No effect of recumbency duration on the occurrence of post-lumbar puncture headache with a 22G cutting needle
1 Department of Nursing, Asan Medical Center, Seoul, South Korea
2 Department of Neurology, Asan Medical Center, University of Ulsan College of Medicine, Seoul, South Korea
BMC Neurology 2012, 12:1 doi:10.1186/1471-2377-12-1Published: 30 January 2012
Supine recumbence has been widely performed to prevent post-lumbar puncture headache (PLPH). However, the optimal duration of supine recumbence is controversial. The aim of the study is to compare the occurrence of PLPH according to the duration of supine recumbence in patients with neurological disorders.
A non-equivalent control/experimental pre-/post-test study design was used. Seventy consecutive patients were prospectively enrolled between July 2007 and July 2008. Thirty-five patients underwent supine recumbence for four hours after lumbar puncture (Group 1) and 35 patients underwent supine recumbence for one hour (Group 2).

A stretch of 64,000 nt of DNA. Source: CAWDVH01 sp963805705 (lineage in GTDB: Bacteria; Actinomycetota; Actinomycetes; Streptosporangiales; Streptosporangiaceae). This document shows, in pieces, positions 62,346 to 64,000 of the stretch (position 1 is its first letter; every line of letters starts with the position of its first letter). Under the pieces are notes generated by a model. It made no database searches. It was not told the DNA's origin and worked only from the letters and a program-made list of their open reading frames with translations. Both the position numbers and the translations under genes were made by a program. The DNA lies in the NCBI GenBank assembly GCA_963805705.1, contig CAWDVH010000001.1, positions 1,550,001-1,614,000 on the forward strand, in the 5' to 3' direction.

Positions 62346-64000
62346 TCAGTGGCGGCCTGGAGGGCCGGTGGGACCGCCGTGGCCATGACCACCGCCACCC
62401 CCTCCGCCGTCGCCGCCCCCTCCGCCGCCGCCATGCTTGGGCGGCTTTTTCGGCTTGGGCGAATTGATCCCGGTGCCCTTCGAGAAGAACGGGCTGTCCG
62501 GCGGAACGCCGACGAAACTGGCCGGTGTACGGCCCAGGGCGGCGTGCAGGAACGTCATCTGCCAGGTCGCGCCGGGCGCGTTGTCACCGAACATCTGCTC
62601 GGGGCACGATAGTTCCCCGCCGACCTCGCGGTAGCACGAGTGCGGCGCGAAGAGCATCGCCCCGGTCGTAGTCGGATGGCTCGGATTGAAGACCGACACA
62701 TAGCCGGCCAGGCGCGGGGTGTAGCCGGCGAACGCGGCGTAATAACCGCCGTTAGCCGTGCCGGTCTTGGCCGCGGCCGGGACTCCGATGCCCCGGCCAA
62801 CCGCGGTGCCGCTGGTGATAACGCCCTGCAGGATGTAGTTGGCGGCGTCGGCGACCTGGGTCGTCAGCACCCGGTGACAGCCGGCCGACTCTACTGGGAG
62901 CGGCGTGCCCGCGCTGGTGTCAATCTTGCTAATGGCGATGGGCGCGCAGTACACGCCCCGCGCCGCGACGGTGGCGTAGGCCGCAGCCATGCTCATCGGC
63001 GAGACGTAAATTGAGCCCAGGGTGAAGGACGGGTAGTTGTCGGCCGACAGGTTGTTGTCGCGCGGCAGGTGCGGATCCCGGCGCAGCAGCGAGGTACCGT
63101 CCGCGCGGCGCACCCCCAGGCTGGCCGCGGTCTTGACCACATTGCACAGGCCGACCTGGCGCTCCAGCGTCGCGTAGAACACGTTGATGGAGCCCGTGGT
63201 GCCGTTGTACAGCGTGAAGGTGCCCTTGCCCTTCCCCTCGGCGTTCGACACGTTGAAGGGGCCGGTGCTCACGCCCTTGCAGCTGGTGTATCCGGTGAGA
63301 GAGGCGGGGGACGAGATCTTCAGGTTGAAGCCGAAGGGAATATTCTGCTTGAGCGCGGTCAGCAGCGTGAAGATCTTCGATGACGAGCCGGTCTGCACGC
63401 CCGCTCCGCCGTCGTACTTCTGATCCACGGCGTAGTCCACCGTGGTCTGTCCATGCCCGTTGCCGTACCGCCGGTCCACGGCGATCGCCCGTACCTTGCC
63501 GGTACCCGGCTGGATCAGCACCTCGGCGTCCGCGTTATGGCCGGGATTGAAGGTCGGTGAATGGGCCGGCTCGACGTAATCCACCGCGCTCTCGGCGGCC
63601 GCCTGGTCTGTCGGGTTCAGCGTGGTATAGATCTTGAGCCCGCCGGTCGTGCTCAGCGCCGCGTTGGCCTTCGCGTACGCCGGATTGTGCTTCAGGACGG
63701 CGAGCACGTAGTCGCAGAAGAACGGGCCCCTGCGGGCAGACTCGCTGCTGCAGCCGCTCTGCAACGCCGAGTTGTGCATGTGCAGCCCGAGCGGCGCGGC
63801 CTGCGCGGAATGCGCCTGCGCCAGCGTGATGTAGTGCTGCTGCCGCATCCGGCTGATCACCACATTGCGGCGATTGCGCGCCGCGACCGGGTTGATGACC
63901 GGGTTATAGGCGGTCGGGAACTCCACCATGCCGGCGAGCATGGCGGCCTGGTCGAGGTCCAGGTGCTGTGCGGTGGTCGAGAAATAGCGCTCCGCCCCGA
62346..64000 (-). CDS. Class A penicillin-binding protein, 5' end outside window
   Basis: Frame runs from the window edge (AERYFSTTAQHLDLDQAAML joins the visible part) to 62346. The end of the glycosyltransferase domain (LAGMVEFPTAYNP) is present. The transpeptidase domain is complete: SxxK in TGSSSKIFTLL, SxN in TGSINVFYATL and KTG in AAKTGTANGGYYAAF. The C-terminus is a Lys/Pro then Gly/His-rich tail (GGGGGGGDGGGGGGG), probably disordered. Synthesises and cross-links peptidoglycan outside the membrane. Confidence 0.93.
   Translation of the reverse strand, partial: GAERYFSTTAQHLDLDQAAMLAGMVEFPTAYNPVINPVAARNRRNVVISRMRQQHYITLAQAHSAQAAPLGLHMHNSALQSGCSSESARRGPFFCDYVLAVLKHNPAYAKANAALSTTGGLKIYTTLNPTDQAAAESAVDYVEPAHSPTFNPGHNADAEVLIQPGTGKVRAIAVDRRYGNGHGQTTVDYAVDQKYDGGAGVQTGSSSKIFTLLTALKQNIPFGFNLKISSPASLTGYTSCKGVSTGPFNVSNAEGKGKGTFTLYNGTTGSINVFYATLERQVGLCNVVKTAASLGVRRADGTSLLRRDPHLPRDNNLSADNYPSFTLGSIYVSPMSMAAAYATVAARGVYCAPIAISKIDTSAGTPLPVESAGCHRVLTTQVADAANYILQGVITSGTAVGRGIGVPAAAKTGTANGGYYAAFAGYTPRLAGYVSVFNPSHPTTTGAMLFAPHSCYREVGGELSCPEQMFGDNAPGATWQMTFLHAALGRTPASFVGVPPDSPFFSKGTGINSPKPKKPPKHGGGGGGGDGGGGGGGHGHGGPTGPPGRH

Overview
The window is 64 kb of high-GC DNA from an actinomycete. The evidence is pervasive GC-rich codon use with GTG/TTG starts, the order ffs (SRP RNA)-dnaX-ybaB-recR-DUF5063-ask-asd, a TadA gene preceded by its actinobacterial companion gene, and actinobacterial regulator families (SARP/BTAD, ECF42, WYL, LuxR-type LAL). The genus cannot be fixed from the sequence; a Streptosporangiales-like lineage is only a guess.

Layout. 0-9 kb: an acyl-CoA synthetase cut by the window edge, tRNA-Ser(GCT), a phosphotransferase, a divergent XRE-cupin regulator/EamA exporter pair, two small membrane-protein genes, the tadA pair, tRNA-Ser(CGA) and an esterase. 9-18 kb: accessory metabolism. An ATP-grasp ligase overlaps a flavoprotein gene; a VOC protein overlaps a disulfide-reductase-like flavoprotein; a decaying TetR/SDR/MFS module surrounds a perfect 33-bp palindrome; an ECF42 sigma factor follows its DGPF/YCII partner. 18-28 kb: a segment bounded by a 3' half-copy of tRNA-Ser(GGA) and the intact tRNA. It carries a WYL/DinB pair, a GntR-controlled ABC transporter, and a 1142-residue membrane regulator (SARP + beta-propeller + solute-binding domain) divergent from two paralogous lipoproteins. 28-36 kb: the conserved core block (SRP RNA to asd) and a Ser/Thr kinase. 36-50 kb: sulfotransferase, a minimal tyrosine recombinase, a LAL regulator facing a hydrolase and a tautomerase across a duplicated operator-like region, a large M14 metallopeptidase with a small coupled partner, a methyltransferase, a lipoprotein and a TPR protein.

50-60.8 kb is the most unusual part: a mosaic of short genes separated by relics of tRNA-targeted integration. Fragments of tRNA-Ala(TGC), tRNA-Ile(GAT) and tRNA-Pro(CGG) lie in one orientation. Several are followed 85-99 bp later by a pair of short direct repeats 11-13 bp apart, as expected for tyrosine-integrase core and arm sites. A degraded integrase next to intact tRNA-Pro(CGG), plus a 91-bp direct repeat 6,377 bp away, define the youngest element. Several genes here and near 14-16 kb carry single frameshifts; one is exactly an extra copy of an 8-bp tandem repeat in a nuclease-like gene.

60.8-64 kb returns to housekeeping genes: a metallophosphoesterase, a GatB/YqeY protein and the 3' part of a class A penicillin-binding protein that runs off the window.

The overall frequency of PLPH was 31.4%. The frequency of PLPH was not significantly different between the Group 1 (28.6%) and Group 2 (34.3%) (P = 0.607). In patients with PLPH, the median severity (P = 0.203) and median onset time of PLPH (P = 0.582) were not significantly different between the two groups. In a logistic regression analysis, the previous history of post-lumbar puncture headache was a significant risk factor for the occurrence of PLPH (OR = 11.250, 95% CI: 1.10-114.369, P = 0.041).
Our study suggests that short duration (one hour) of supine recumbence may be as efficient as long duration (four hours) of supine recumbence to prevent PLPH.